I have had a score of gymnasts who could do straight arm presses but were not exceptional or beyond the very first progressions in HSPU. Watching our optional boys and some of the collegiate guys, I think it's merely they don't work some of the progressions, but I don't see a handful of them banging them out on parallettes or rings or even off the wall.

I can bang out about 7 bulgarian ring dips, and 10 regular ring dips (I try to keep them RTO), but due to a lack of a dip station I haven't been able to work them weighted without fear of breaking the ring straps.

Would it be a good idea to build up regular ol' dip strength to 3/4 bodyweight along with my pull up strength?

It's funny you say that Blairbob, I am noticing that my tricep strength grows the most from dips (of course now I am doing weighted Russians, but just working the top half of the MU transition consistently has gotten me there) and that lets me keep a better line in my HSPU progressions which are now working my shoulders more.

Reading this (and through a bit of trial and error since I joined the forum 2 years ago. Derp.) makes me think I might just not be using the right muscles. When they're really hard, they feel like I'm using my triceps to push up, but when they're good it feels like my shoulders are working more and I sort of float up. This worries me, because I know how hard it is to fix bad form, and fixing it solo is even tougher.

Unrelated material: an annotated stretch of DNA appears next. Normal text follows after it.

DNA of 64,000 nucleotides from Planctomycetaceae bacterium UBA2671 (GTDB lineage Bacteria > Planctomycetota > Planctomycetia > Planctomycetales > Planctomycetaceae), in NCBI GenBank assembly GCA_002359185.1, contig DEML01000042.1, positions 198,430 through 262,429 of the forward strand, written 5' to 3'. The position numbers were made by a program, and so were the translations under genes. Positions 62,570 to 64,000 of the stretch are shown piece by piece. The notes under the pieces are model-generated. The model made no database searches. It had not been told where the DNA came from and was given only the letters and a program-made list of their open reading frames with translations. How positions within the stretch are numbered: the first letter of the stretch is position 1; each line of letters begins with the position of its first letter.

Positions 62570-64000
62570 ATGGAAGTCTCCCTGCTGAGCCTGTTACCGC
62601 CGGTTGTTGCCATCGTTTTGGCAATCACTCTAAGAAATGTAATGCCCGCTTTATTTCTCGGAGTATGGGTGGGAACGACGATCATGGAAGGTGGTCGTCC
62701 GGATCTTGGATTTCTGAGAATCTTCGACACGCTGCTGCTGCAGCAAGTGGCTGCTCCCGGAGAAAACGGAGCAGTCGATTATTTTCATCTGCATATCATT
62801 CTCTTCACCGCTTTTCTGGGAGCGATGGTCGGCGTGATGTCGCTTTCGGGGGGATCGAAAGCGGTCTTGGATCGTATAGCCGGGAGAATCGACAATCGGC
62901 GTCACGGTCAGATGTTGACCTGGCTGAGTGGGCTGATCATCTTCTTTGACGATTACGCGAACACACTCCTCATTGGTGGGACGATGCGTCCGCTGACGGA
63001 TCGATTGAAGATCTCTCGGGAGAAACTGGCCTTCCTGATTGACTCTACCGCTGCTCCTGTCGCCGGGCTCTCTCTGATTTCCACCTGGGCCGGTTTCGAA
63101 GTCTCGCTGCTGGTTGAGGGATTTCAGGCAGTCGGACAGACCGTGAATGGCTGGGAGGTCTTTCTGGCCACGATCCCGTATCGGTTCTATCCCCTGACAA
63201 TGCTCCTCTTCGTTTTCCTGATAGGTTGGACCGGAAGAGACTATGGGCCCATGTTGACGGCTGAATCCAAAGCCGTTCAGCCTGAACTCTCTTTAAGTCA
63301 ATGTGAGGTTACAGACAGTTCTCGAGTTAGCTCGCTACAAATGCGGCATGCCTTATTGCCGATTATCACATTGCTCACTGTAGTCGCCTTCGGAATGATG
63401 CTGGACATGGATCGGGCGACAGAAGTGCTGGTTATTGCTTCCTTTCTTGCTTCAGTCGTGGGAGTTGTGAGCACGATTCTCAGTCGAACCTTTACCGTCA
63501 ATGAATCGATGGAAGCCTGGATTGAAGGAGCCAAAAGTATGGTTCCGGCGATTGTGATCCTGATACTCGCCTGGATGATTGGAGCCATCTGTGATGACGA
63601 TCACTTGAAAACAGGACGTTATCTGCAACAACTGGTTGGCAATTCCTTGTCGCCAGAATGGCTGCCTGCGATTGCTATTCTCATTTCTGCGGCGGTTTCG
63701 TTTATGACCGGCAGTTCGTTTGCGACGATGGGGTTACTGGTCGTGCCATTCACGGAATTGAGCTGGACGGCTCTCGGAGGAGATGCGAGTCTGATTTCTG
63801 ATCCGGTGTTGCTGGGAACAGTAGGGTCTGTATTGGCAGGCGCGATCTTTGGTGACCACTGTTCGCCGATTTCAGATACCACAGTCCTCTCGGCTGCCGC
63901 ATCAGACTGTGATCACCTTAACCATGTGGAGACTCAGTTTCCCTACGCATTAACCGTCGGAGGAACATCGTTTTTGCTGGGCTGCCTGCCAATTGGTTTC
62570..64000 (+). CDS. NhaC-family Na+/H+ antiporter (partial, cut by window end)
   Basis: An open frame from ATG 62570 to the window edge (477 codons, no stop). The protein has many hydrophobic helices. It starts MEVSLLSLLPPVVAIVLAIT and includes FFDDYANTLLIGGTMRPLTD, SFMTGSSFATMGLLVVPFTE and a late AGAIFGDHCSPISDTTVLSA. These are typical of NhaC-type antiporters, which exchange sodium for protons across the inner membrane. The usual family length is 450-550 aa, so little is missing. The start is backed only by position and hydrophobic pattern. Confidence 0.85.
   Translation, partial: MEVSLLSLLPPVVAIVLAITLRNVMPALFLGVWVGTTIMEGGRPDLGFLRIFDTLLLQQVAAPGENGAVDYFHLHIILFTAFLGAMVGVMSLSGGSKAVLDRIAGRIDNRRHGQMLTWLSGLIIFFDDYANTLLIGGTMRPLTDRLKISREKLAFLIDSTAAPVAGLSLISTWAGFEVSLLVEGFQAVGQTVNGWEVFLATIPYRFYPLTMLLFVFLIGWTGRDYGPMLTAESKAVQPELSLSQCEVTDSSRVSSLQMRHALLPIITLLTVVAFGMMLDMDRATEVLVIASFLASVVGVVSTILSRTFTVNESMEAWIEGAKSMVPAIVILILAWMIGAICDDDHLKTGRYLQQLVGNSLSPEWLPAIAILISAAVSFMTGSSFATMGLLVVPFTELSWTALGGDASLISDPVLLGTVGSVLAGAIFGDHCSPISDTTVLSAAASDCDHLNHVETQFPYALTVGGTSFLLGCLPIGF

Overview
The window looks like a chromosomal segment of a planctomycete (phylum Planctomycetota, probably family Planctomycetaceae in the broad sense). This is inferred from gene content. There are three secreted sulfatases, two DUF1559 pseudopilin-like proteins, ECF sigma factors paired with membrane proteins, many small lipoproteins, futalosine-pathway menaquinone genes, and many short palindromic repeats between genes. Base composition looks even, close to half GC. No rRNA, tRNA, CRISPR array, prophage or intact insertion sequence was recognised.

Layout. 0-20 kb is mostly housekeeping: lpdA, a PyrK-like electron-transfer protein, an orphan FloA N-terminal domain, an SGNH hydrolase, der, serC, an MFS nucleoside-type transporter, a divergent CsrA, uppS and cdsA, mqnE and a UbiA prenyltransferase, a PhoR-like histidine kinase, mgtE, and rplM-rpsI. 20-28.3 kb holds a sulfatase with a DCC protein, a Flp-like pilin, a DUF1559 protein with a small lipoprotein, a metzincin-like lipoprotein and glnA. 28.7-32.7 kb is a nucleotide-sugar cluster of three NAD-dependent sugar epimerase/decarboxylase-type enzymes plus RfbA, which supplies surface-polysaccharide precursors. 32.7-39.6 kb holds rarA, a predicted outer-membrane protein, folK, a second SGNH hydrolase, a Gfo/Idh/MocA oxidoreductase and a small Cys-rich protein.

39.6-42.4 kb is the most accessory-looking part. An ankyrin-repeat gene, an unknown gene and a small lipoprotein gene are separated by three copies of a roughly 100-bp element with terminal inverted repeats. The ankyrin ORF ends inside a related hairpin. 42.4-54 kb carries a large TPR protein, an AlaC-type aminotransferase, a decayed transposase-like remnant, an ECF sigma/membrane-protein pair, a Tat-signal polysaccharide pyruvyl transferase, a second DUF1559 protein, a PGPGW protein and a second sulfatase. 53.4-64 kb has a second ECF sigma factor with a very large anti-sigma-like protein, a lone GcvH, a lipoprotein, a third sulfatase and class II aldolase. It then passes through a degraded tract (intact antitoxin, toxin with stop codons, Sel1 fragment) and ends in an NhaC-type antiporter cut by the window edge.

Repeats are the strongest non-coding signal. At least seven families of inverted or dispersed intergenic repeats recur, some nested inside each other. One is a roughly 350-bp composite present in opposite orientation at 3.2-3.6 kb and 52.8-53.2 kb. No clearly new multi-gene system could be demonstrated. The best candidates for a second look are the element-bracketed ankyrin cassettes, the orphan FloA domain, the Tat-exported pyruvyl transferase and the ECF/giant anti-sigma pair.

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Mats Trane

Work negative HSP

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Joshua Naterman

Sometimes negatives are the easiest way to fix things when you are alone.

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Erik Sjolin
Sometimes negatives are the easiest way to fix things when you are alone.

Maybe...I really don't want to have to return to that Sisyphean nightmare again. It's taken me almost three freaking years to get to where I am now. I just want these to move forward with the rest of my FBE's.

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Joshua Naterman

Just for mental health it may be best to go into maintenance mode on HSPU and concentrate on other things as you say. There's nothing wrong with that, it's what I am doing with my planche work while I try and fix my shoulder.

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Erik Sjolin

That might be for the best...my shoulder has kind of been bugging me, so I might just keep practicing what I can do and really nail my form down.

Thanks for the advice guys, I really appreciate it! :D

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Blairbob

Sounds like enough tricep strength. I'm good for about at least 15 dips on PB and can do 7 or 8 wall HeSPU.

How's your box HESPU?

well Sliz, if you remember, pushup-dip-HSPU is the order.

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Erik Sjolin
Sounds like enough tricep strength. I'm good for about at least 15 dips on PB and can do 7 or 8 wall HeSPU.

How's your box HESPU?

well Sliz, if you remember, pushup-dip-HSPU is the order.

If I'm against a wall, I can usually get about 10 HeSPU. As for box HeSPU, around 15 (but I was emulating the form in the book, elbows to the side and head right between the hands. Also my feet were lower than my hips since all I have is my desk, but that shouldn't matter, should it?)